FEMA's FIRMs are not the Evacuation Maps, and often get confused. While both maps are important, they serve different purposes are telling you different information. An easy way to remember is: flood zones use letters to determine risk and evacuation zones use numbers to help you know when to evacuate. Find out more about Evacuation Maps at Know Your Zone.
FEMA creates Flood Insurance Rate Maps (FIRMs) that highlight flood risk and determine flood insurance and building code requirements. These maps identify areas that are at high risk to flooding. This high risk area has a one percent chance of flooding in any given year, and a twenty-six percent chance of flooding over the life of a thirty-year mortgage. This area is also referred to as the Special Flood Hazard Area (SFHA) or the 100-year floodplain, and is broken down into smaller areas called flood zones. Each flood zone tells homeowners what the risk is for flooding at their property. Find out more about understanding FEMA’s Flood Maps.
In January 2015, FEMA released Preliminary Flood Insurance Rate Maps for New York City as well as the Preliminary Flood Insurance Study (FIS) for New York City, a narrative report of the city’s flood hazard. The issuance of the Preliminary FIRMs and FIS marked the first step in the official flood map update process, which included a public comment and a 90-day technical appeals period.
In June 2015, New York City filed a technical appeal of the Preliminary FIRMs.
**In October 2016, FEMA announced that it agreed with the City’s findings,** and that it would work with the City to revise the 2015 Preliminary FIRMs and issue new maps in the coming years that better reflect current flood risk.
The City found technical and scientific errors in FEMA’s modeling that overestimate the height of flood waters during a one-percent-annual-chance flood event, the “Base Flood Elevation (BFE),” by between 1 and 2.5 feet across the city. As a result, FEMA’s modeling overestimates the size (or extent) of the one-percent-annual-chance (aka 100-year) floodplain (i.e., where waters will reach during a flood that has a one percent chance of occurring each year).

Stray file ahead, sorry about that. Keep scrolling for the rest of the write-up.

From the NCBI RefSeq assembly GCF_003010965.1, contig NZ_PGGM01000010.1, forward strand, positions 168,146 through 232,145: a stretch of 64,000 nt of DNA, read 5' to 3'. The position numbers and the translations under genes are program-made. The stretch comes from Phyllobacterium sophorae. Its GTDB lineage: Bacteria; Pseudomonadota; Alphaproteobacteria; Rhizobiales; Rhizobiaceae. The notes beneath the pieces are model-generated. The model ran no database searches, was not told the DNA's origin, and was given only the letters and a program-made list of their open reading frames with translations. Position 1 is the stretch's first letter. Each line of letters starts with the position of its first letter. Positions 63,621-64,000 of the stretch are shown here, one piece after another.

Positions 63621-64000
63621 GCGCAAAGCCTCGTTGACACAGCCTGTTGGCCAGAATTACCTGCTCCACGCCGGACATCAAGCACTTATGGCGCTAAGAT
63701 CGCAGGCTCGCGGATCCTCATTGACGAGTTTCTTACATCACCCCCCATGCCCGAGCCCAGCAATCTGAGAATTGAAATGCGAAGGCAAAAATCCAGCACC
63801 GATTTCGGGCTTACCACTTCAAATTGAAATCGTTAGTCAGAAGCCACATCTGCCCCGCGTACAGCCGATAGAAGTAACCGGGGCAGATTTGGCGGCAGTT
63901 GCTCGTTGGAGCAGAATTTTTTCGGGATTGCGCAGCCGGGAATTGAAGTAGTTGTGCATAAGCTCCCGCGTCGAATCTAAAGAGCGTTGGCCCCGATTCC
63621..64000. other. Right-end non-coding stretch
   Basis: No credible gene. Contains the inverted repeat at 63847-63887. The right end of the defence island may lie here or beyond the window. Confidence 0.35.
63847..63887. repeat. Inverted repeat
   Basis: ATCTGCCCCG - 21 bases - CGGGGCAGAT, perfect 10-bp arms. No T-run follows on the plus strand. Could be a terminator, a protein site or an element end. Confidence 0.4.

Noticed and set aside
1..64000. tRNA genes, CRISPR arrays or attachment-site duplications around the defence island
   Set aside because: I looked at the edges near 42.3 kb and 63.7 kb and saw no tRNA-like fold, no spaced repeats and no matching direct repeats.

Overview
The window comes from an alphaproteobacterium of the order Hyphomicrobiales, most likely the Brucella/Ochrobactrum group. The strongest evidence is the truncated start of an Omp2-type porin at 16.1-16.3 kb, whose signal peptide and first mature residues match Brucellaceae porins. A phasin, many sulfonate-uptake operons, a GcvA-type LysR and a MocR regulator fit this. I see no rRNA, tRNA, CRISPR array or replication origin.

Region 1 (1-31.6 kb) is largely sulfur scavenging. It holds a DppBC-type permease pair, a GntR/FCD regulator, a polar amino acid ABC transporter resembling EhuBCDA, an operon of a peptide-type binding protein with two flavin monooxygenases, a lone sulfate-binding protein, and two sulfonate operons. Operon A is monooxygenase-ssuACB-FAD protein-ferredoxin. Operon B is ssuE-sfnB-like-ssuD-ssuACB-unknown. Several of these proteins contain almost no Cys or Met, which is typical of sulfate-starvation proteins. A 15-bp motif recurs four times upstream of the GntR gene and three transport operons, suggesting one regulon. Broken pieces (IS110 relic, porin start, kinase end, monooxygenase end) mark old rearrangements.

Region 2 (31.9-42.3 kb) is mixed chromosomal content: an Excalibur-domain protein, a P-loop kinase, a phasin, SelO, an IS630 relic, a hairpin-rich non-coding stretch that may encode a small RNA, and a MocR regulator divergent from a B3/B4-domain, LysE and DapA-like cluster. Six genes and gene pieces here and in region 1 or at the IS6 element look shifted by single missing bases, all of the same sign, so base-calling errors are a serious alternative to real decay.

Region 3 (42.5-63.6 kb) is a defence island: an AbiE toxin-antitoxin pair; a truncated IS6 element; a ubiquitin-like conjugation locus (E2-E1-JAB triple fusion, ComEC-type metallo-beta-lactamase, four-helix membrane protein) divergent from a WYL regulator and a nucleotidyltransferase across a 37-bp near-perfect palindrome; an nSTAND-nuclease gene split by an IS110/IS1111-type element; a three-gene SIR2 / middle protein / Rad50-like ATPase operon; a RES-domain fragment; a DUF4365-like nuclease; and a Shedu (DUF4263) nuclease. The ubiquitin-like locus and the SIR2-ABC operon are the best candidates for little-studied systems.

The City’s goal is to ensure FEMA’s Flood Insurance Rate Maps (FIRMs) provide residents with an accurate representation of the city’s current one percent annual flood risk (also known as the 100-year floodplain).
FEMA and City officials agreed that the information submitted during the appeal period will be used to revise the Preliminary Flood Insurance Study (FIS) and 2015 Preliminary FIRMs. In addition, FEMA and the City will work together to create a new methodology to incorporate the growing risks of climate change and sea level rise. This ground-breaking step will result in new flood maps that better account for the future risk of sea level rise and coastal storm surge for planning and building purposes, while protecting the affordability of flood insurance - which will continue to be priced against current flood risk.
In the meantime, to ensure that structures are constructed using the best available information, the New York City Building Code will continue to require new and substantially improved buildings to use the Preliminary FIRMs until a new map is created and adopted by the City.